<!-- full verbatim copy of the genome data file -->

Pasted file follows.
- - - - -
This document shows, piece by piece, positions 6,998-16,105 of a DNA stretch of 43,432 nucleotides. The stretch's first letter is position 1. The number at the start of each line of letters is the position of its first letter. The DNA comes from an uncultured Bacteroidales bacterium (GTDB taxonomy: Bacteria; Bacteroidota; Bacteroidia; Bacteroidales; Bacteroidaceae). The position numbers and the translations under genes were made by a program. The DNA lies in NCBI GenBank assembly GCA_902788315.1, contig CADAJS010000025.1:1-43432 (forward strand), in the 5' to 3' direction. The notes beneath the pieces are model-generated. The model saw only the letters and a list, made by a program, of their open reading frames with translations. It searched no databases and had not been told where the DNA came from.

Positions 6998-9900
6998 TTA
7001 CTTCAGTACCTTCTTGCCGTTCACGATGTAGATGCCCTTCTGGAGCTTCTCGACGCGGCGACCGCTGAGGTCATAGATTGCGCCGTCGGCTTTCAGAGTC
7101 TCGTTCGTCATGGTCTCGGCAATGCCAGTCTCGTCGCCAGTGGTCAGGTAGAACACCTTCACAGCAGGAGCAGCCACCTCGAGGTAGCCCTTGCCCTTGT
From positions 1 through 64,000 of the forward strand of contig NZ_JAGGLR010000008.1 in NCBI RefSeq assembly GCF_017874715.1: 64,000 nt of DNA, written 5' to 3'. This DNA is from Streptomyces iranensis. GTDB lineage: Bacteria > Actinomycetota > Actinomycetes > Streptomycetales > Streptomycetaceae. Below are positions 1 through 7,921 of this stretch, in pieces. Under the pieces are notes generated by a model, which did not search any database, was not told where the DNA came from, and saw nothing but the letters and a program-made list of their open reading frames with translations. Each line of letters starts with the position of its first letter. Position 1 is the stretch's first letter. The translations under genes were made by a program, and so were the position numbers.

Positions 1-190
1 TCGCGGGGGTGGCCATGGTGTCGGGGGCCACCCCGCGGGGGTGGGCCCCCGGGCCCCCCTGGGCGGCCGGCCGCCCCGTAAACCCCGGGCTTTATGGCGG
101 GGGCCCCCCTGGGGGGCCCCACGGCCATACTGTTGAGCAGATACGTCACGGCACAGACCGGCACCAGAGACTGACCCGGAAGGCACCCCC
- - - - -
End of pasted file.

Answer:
This document shows, piece by piece, positions 6,998-16,105 of a DNA stretch of 43,432 nucleotides. The stretch's first letter is position 1. The number at the start of each line of letters is the position of its first letter. The DNA comes from an uncultured Bacteroidales bacterium (GTDB taxonomy: Bacteria; Bacteroidota; Bacteroidia; Bacteroidales; Bacteroidaceae). The position numbers and the translations under genes were made by a program. The DNA lies in NCBI GenBank assembly GCA_902788315.1, contig CADAJS010000025.1:1-43432 (forward strand), in the 5' to 3' direction. The notes beneath the pieces are model-generated. The model saw only the letters and a list, made by a program, of their open reading frames with translations. It searched no databases and had not been told where the DNA came from.

Positions 6998-9900
6998 TTA
7001 CTTCAGTACCTTCTTGCCGTTCACGATGTAGATGCCCTTCTGGAGCTTCTCGACGCGGCGACCGCTGAGGTCATAGATTGCGCCGTCGGCTTTCAGAGTC
7101 TCGTTCGTCATGGTCTCGGCAATGCCAGTCTCGTCGCCAGTGGTCAGGTAGAACACCTTCACAGCAGGAGCAGCCACCTCGAGGTAGCCCTTGCCCTTGT
From positions 1 through 64,000 of the forward strand of contig NZ_JAGGLR010000008.1 in NCBI RefSeq assembly GCF_017874715.1: 64,000 nt of DNA, written 5' to 3'. This DNA is from Streptomyces iranensis. GTDB lineage: Bacteria > Actinomycetota > Actinomycetes > Streptomycetales > Streptomycetaceae. Below are positions 1 through 7,921 of this stretch, in pieces. Under the pieces are notes generated by a model, which did not search any database, was not told where the DNA came from, and saw nothing but the letters and a program-made list of their open reading frames with translations. Each line of letters starts with the position of its first letter. Position 1 is the stretch's first letter. The translations under genes were made by a program, and so were the position numbers.

Positions 1-190
1 TCGCGGGGGTGGCCATGGTGTCGGGGGCCACCCCGCGGGGGTGGGCCCCCGGGCCCCCCTGGGCGGCCGGCCGCCCCGTAAACCCCGGGCTTTATGGCGG
101 GGGCCCCCCTGGGGGGCCCCACGGCCATACTGTTGAGCAGATACGTCACGGCACAGACCGGCACCAGAGACTGACCCGGAAGGCACCCCC